Letters to Holly

Monday, June 9

I Have a Garden of Hate

Most of Saturday was spent proofing research papers, and Your Sis has asked me to help with another batch later in the week. This gives me no joy. But I want to be a nice guy.

We spent Saturday night watching the current show with my theatre bunch. I noticed in the playbill that two people were listed as voice coaches, and I knew that one of them was a tiny Jewish woman from New York. Sure enough, the play started, and the actors were using a heavy accent. When we did the murder play this spring, I worried about using the original British accents. We had so much dialogue to cover, and I thought accents might prove distracting to us, and bad ones would certainly distract the audience. We dropped them. Unanimously, I think.

I wish they had done so in this new play. They spent to much time learning the enunciation, they didn't have the melody. You can use regional rhythms without mimicking the exact dialect patterns. take the movie version of The Odd Couple. You can clearly tell these men are talking in New York patter even though they don't use the stereotypical accents. This new play, set in New Jersey, saw almost everyone adopt the broad, nasal inflections and word warping. And their efforts killed the comedy. They had no punch or flow, and I blame the director. He also had a supporting character express shyness and social anxiety by twitching and hard blinking. He looked like a bird. What made the show fun was the in-the-round format, a style I always liked.

The show's content gave me hope that the sex-farce script I read last week, Don't Dress for Dinner, could be produced next season.

My plan for Sunday was to wake up early, water the garden, and assemble the fence. We went to the local mom-and-pop hardware store and bought fencing, stakes, and a replacement staple gun. I knew exactly which one I wanted: an Arrow T-50.

I had one in college to stretch my canvases, and it always worked like a charm. It was a workhorse. It busted during a move, but I had plenty of staples. I found one at the store and bought extra staples. We knew the area of the garden we wanted to contain was roughly 50 x 16 feet. I set everything in the garage to put together the next morning.

Again, I wake up early Sunday and I water the garden. I turn off the water, load the staple gun, and give it a test squeeze. Nothing. Tried another row of staples. Nothing. I had a busted staple gun, fresh out of the box. It was 9:30, and the temperature was already brushing against 80 degrees. The local store was, of course, closed. I drove out to the big-box Lowe's with my new box of staples and picked out the same model gun. I asked the stockman if we could try it before I left. He loaded it, squeezed it, and out popped a staple just as designed. I thanked him, I bought it, I went home.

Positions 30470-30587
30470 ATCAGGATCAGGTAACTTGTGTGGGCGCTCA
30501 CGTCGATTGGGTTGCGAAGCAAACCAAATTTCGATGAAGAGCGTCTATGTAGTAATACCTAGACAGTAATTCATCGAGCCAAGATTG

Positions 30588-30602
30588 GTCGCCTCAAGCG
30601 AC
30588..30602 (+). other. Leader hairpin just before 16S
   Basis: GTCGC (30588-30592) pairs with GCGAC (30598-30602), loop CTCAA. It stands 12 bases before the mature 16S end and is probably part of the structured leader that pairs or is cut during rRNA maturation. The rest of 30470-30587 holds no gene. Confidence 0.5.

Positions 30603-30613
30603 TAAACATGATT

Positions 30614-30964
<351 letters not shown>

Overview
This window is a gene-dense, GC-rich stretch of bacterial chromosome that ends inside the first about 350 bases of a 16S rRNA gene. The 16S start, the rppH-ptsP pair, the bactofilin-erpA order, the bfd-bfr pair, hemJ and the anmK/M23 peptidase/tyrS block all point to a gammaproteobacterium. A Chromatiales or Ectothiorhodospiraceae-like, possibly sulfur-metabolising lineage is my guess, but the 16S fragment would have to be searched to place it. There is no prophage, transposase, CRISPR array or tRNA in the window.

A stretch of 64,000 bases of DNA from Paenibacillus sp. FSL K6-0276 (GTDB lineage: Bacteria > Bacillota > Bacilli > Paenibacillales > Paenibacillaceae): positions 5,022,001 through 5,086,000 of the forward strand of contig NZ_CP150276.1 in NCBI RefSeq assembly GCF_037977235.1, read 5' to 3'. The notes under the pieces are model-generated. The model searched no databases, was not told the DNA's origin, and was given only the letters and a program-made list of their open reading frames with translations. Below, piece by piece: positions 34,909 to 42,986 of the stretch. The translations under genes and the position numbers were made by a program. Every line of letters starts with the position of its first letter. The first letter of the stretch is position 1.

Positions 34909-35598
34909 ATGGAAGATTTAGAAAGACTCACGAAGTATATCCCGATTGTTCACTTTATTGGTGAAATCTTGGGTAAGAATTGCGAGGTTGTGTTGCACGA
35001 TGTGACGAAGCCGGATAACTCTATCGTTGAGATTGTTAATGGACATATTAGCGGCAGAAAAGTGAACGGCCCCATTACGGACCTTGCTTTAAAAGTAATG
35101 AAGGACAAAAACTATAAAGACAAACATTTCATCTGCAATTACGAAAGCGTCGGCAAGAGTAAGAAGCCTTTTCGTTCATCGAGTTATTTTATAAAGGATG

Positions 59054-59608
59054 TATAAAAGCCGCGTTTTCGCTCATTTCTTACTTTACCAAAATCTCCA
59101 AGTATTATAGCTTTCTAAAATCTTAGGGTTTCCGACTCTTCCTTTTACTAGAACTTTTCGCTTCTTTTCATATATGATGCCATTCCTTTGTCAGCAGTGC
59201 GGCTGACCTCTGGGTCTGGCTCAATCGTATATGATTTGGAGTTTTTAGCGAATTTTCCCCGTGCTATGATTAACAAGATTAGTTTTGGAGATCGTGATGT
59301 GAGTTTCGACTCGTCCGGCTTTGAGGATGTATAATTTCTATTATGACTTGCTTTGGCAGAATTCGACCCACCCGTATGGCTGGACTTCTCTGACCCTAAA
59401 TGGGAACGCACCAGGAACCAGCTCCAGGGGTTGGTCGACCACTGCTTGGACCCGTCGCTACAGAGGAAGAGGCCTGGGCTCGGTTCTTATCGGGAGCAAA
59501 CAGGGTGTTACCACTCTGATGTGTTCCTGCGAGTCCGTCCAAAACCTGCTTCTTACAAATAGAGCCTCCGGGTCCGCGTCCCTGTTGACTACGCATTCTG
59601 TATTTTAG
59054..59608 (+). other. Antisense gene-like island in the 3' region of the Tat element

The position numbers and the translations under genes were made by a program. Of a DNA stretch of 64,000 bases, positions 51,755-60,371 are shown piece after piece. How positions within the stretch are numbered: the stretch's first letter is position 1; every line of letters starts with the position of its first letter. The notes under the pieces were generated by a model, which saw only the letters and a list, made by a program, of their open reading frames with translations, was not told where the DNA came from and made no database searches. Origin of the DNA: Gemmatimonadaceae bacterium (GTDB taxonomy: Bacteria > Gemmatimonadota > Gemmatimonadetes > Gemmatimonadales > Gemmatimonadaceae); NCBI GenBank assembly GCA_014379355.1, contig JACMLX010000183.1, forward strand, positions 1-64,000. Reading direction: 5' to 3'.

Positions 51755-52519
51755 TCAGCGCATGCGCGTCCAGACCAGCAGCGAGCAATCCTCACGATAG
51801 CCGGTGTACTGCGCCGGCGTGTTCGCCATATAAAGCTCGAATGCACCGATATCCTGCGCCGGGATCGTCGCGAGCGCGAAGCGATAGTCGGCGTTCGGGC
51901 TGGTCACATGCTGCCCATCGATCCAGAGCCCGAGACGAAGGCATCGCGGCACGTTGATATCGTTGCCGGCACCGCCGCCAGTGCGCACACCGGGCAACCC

The first thing I did was dig a small trench around the perimeter. For a good rabbit fence, you have to bury the bottom edge. I used a spade and a shovel to mark out my trench, and then I drove in my stakes, roughly every ten feet. I flattened out the edge near the compost pile, creating a facet. Now, it was 11 a.m., and it was roasting. I put off the fence until the weather was cooler.

About five hours later, I graded the garden soil and started with the fencing. That's when I discovered the heavy staples in the bundles to keep the wire together. It took a while to remove each one, and I yanked them out with needle-nose pliers like a dentist. Then I got to stapling the fence to the stakes. I got to the tenth stake when the staple gun broke. I fidgeted with the first one, still on my work bench, and it stayed broke.

Back to Lowe's. I showed the gun to a new stockman, and he said immediately "the head is jammed. Let me fix it." I watched as he hit it with a hammer for five minutes before telling the customer-service cashier to let me get a new one. She was new. She didn't know how to work that button on the register. She instead gave me a refund and told me to go around to another register and buy the new gun off the shelf. I did that, after testing the new one, and returned home. I went straight to the garden and hurried through the rest of the stakes before this new gun decided to go on strike. It took much, much longer than it should have. My fingers are swollen and sore, my back hurts, and I lost some weight sweating for hours.

Of course, I expect to return home tonight to find the fence wrapped around and trailing a stupid-happy golden retriever belonging to some neighbor. Or a coven of rabbits wearing bibs and sitting around the new plants with silverwear in each front paw.

I hope to plant the pumpkins, corn, and squash before the heavy rains predicted for this week. That means I go back to the garden tonight. Now that I have fencing to keep rabbits out, I suppose we're obliged to grow stuff that might attract the rabbits.


Anonymous said...

that is one great looking garden.
and that is one great looking fence.

Gregory said...

Just wait til it's smothered with corn, sunflowers, and frat-boy rabbits daring each other to sit in the garden.